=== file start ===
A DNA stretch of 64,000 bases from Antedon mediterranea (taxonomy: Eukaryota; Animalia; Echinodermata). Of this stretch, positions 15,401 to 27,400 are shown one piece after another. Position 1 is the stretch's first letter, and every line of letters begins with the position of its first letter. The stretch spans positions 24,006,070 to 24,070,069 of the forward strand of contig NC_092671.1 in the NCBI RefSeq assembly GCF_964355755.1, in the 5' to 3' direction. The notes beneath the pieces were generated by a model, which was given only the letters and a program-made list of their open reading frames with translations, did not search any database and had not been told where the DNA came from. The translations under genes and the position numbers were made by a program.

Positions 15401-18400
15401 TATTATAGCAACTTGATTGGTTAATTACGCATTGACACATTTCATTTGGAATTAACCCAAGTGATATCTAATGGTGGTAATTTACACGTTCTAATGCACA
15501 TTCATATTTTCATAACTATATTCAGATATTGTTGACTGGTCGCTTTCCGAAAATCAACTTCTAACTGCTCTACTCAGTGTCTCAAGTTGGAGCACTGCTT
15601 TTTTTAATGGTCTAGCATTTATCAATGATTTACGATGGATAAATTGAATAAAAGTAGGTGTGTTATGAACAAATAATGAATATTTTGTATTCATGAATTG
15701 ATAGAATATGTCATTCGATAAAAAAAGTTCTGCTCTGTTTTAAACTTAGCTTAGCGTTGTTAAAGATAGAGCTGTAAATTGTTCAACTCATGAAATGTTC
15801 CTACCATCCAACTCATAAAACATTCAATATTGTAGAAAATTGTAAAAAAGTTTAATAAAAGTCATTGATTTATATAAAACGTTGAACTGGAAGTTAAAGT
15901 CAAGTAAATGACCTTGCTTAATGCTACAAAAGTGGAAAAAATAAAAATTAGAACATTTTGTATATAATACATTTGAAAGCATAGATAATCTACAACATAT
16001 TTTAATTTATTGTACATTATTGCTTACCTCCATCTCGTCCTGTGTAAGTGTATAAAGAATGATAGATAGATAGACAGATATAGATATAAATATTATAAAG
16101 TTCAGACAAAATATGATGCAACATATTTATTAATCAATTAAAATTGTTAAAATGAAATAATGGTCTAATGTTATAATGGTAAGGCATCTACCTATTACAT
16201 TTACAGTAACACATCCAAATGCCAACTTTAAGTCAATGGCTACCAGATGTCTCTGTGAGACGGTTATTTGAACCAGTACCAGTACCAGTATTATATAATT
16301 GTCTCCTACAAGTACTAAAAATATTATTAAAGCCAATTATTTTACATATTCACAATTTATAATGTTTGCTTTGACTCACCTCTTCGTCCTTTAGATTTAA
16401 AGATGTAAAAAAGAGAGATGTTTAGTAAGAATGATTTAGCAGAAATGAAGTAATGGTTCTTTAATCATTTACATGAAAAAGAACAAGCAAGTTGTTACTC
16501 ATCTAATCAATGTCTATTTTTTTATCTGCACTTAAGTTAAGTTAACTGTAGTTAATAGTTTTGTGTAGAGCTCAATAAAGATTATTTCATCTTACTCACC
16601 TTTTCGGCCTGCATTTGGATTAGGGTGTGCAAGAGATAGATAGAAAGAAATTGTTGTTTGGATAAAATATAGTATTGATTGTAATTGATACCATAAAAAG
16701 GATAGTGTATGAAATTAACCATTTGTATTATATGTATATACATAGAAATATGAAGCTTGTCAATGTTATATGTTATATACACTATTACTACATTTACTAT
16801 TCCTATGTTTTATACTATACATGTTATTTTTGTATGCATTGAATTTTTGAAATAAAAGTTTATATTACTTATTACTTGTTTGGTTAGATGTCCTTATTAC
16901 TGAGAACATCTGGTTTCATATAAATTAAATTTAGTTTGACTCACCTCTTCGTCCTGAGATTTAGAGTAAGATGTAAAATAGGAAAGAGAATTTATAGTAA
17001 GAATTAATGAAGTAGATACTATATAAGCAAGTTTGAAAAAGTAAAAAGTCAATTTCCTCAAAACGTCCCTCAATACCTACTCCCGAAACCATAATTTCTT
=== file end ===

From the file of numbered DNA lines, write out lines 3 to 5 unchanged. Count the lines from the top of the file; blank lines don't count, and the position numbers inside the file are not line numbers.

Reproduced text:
15401 TATTATAGCAACTTGATTGGTTAATTACGCATTGACACATTTCATTTGGAATTAACCCAAGTGATATCTAATGGTGGTAATTTACACGTTCTAATGCACA
15501 TTCATATTTTCATAACTATATTCAGATATTGTTGACTGGTCGCTTTCCGAAAATCAACTTCTAACTGCTCTACTCAGTGTCTCAAGTTGGAGCACTGCTT
15601 TTTTTAATGGTCTAGCATTTATCAATGATTTACGATGGATAAATTGAATAAAAGTAGGTGTGTTATGAACAAATAATGAATATTTTGTATTCATGAATTG